|Multiplayer:||Yes, various types|
|Universal App:||Yes (there is a single app which works on both iPhone and iPad in HD)|
|Purchase for iPhone:||Use link below to purchase universal app|
|Purchase for iPad:||
GD Star RatingScotland Yard,
Some of you may remember some time last year there was a clone of this game making the rounds; eventually Ravensburger cottoned on and shut that catastrophe down. This however, is completely official.
If you’re new to the game, Scotland Yard was originally released in 1983, and nearly 30 years later you get to see the digital version of it.
The game revolves around modern-day London, where a mysterious Mister X has committed some unspecified crime. He is opposed by up to six bobbies (cops for you yanks), who attempt to trail and discover his whereabouts through a trail of discarded public transport tickets. Naturally, this begs the question of why a notorious criminal and the Metropolitan Police Force are using public transport to evade and pursue, but, and if I may misappropriate a quote from Tennyson, “ours is not to reason why”.
The trick to the game is that Mister X doesn’t have a piece on the board, at least not one visible by the police. Instead you must deduce his likely location by said trail of tickets; that is the police know (unless disguised as per below) what type of transport Mister X used for each turn. Additionally, at certain pre-set times, the current location of Mister X is revealed.
Fundamentally, each turn, whether you’re Mister X or a police officer, you must spend a ticket to travel. Both police and X have the options to use taxis, buses, or the metro train. Each have an inverse relationship to the amount of distance travelled to the number of tickets available to them. Mister X has additional types of tickets that allow him to travel without a trace, or by one of three boat trips.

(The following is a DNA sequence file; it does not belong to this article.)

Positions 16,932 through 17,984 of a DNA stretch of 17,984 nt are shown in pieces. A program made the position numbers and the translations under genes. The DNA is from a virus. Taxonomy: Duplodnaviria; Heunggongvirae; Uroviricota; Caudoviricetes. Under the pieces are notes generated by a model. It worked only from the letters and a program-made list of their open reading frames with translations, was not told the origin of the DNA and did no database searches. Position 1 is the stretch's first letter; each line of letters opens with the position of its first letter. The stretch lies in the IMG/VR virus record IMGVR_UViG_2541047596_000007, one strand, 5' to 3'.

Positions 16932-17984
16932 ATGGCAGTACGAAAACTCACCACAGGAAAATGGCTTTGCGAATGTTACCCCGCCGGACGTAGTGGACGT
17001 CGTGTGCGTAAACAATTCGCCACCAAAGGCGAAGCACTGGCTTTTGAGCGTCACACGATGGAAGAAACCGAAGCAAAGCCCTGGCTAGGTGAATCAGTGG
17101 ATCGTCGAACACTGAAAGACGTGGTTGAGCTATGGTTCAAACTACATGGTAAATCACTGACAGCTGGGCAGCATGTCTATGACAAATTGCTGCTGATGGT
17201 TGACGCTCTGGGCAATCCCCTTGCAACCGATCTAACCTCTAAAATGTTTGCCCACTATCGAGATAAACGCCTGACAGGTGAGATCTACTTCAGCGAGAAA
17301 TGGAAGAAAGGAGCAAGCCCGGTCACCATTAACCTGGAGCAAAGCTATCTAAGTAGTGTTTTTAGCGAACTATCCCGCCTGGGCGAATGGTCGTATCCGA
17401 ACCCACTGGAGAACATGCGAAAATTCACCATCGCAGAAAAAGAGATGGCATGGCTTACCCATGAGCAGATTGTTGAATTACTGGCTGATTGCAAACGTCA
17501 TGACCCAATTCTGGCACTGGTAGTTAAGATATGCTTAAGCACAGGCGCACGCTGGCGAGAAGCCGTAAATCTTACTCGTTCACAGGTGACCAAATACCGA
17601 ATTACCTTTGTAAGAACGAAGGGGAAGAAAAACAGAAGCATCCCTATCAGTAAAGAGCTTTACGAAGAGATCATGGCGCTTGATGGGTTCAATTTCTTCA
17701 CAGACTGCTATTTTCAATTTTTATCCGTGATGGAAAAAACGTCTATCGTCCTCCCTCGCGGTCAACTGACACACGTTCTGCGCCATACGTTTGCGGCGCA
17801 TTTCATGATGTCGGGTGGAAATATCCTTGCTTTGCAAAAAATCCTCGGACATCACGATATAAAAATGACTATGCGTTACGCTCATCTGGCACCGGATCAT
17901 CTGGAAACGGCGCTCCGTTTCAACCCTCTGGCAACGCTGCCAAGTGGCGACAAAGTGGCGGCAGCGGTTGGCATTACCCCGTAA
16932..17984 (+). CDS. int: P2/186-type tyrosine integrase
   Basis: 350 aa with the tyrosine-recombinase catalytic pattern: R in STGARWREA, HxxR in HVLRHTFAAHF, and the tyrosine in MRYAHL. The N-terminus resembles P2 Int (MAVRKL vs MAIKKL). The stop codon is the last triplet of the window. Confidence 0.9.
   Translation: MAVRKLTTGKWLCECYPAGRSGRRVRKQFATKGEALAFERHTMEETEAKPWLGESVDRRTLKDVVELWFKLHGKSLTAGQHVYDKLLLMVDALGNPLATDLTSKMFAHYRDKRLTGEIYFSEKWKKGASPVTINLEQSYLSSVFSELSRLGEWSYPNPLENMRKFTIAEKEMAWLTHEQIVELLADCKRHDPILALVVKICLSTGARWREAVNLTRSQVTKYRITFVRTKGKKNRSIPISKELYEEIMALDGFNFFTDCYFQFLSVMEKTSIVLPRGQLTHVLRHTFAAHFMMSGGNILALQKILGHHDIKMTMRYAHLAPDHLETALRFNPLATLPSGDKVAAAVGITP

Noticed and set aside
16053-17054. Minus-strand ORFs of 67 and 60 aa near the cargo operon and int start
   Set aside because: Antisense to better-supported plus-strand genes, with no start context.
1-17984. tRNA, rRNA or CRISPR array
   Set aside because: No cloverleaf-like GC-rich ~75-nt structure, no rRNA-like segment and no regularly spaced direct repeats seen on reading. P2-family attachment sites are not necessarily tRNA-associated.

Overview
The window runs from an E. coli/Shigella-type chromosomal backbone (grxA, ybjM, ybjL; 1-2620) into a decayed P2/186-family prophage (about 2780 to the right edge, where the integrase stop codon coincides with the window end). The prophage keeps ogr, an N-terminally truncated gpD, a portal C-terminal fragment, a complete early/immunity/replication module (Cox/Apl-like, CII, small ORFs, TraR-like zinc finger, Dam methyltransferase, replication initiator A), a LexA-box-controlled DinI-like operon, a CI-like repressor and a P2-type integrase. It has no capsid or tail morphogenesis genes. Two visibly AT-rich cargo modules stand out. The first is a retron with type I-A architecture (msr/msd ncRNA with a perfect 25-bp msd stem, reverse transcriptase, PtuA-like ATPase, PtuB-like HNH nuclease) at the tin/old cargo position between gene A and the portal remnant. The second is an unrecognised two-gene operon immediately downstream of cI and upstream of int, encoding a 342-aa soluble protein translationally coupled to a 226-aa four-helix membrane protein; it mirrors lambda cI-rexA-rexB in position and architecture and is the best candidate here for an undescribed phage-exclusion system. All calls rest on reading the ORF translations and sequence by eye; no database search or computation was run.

Game wins for Mister X if he evades capture, and for the police if they either trap him or land on his spot.
In reviewing this game, it’s very easy to notice the amount of polish that has gone into its presentation, its user interface, and a really thorough tutorial. It has multiplayer optionality, with voice chat and text communications (Mutiplayer can be utilised through local, Wi-Fi/Bluetooth and online/Game Center). So there is clearly a lot of love has gone into it.
I have to give a mixed opinion about this game. One the one hand, its presentation is very polished and for people who like the game it will undoubtedly be a boon. However, for people who aren’t exposed to the game previously it might be a bit of a miss. I find it hard not to compare it to Letters from Whitechapel, which is built around the same mechanic. However the latter game uses the same core game mechanic in a much more elegant and intelligent way. Of course such a comparison is disingenuous because Scotland Yard predates by three decades, and it’s like trying to compare early models of any technology with its decedents; that is, it’s easier to build a better mousetrap when you have thirty years of modelling to work off.
7/10: So what does this mean? If you’re new to games, or you’re looking for something that errs on the side of light, you will probably enjoy this game. However, if you want something that has a deeper strategy you may be found wanting.